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Features - 2013 Snow and Ice Report

In-cab controls have come a long way in helping snow operators do their jobs more efficiently and profitably. But the industry is still pining for more.

Jason Stahl | October 4, 2013

Mike Clark, manager at the Acres Group in Wauconda, Ill., admits that in-cab controls have come a long way compared to 20 years ago. He remembers when everything was manual, versus today when everything is electronic and the cab is more user-friendly. Still, his company is still searching for the ultimate system, especially when it comes to salt distribution.

“I don’t think the technology is there yet,” Clark says. “You get bits and pieces of what you want, but you don’t find one that has everything. We’re at the point where we might customize it ourselves. We’re not technology savvy, but we’re going to figure something out.”


Just the right amount. Since salt is such a huge expense, Clark is looking for a system that can have the specifics of a job site programmed into it so that it knows how much salt is supposed to be applied there and only allows that amount to come out. The system would dictate the gear for the driver and how many RPMs the truck should be at, setting up the ideal auger and spinner speed for that site. Right now, the driver controls how much salt goes down, which can be an issue.

“They like to do their job so well that they usually put too much down,” Clark says. “You can bid the job for two tons, but in all essence, they do the job until it’s melted off and it’s a big headache. They might do an extra ton to finish up, and all of a sudden you do the site 40 times and you’re 40 tons of salt over. “Now you have 45 trucks that are all a quarter to a half ton more than what you bid at. It adds up really quick.”

The other issue Clark sees is not all trucks’ hydraulics run the same. Thus, one would have to pretest each truck to calibrate the system to it. To his knowledge, there is no system on the market that can control the auger, spinner and RPMs.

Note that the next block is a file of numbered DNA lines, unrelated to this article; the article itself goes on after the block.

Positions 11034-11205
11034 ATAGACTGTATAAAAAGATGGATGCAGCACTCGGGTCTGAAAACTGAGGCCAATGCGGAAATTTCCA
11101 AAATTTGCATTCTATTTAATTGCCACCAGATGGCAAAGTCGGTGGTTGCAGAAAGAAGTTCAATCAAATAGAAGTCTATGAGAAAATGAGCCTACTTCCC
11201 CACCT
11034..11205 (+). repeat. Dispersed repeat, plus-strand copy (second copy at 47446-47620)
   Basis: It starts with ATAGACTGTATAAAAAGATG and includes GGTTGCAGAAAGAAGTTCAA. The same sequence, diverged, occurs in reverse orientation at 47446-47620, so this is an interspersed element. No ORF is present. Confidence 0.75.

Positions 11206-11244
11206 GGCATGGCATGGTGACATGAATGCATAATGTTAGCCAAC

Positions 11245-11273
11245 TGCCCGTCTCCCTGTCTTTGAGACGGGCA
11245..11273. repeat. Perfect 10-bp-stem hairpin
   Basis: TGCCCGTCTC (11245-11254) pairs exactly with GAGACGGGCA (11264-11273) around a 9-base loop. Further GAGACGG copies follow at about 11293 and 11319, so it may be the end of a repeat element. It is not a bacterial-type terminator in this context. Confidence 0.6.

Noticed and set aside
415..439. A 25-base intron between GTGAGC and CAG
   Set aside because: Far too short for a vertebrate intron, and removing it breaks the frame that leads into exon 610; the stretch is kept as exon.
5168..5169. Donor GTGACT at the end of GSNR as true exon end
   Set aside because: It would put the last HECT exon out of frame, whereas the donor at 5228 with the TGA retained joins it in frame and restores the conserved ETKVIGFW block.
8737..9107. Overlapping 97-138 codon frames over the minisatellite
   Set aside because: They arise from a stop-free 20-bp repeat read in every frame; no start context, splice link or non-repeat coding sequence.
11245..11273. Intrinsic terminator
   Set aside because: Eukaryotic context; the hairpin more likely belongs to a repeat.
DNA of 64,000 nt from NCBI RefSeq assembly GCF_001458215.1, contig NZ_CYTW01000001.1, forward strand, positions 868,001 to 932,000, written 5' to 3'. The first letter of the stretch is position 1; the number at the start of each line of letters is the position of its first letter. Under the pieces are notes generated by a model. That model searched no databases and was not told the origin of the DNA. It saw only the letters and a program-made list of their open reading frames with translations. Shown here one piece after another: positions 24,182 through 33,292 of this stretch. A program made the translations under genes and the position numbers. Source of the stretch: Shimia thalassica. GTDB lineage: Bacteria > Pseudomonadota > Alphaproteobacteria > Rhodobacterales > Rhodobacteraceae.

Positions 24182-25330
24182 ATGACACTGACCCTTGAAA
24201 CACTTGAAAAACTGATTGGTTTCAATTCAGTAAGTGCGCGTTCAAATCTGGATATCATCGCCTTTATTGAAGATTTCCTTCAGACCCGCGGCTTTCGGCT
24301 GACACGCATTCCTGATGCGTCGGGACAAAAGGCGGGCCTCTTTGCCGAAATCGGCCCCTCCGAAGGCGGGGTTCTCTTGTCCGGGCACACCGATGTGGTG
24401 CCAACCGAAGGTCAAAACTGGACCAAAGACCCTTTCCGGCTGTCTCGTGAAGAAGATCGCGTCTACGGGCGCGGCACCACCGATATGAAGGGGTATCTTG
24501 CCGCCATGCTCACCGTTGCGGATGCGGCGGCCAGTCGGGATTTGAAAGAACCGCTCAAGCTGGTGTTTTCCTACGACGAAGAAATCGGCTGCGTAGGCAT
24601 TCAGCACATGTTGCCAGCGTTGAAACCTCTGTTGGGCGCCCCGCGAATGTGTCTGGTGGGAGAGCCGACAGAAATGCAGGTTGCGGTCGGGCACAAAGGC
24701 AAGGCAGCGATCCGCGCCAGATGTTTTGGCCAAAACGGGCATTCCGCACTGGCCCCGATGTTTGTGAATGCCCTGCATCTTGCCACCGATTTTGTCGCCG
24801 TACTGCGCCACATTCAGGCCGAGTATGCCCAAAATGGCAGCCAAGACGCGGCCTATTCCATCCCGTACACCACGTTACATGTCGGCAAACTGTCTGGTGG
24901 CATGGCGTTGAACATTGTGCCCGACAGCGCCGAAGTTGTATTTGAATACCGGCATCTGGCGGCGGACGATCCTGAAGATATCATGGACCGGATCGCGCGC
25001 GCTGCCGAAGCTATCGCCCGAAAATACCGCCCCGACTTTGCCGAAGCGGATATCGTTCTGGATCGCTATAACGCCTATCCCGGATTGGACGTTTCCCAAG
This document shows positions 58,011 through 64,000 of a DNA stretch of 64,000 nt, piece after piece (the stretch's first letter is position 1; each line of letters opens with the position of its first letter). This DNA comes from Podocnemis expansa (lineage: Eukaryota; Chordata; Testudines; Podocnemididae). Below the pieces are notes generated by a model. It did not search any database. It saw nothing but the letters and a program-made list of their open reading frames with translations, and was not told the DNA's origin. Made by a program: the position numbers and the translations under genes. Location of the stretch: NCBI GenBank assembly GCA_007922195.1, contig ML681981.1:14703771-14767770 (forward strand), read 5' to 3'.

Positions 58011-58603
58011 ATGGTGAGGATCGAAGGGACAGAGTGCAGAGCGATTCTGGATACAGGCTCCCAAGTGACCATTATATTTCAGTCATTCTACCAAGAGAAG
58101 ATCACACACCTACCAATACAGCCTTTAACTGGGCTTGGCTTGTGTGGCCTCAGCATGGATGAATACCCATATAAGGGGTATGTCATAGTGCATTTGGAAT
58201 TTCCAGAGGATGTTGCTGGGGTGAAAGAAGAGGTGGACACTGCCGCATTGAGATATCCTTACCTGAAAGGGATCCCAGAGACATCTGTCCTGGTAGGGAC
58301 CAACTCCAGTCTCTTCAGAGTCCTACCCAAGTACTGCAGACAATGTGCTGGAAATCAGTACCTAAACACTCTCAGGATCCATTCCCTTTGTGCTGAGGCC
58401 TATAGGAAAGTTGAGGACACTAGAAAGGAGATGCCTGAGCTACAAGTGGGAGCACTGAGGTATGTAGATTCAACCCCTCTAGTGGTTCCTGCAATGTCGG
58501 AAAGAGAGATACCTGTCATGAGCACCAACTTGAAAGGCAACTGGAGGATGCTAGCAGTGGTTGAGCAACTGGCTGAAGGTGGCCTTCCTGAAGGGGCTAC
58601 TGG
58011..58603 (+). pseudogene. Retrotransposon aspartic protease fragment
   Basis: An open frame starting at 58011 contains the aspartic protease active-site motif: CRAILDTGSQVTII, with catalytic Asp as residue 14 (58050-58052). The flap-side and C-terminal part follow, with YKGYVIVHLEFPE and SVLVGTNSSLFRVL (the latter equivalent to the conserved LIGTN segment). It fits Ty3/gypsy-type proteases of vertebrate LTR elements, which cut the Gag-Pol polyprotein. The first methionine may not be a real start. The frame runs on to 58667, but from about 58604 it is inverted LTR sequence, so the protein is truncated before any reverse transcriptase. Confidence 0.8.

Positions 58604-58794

“To me, that would be the perfect one because then we could tell the drivers to run 125 RPM in second or third gear, and they could do the job exactly how we bid it,” he says.

“Obviously, you would have to calibrate it also based on how much snow you’re trying to melt. But that would be the perfect system.”

Clark says he has tried four or five models so far. In the last few years, he has gravitated toward more electronic models. When he settles on one particular kind, he plans on standardizing it across all his trucks, but due to the cost, that standardization may take several years.


Make it easy. For Brian Grant, fleet manager of Case Snow Management in Attleboro Falls, Mass., in-cab controls come down to operator comfort, whether it’s operating the plow or salt spreader. “Ease of use is our biggest concern,” Grant says. “We don’t want to create another barrier for our operators. We want it to be something intuitive and simple where they can just hop in and figure it out pretty quickly.”

His company uses handheld controls, which is the new standard, versus the old joystick. Even though some “old-timers” prefer the joystick, he said his operators have adjusted well.

“In the beginning, it might be age that makes the difference on how guys accept the new technology, but once they use the new push button with handheld control, they’re normally right on board with it,” Grant says. “The older operators, whether it be a piece of equipment or a pickup truck, are hard to break, but they do end up breaking.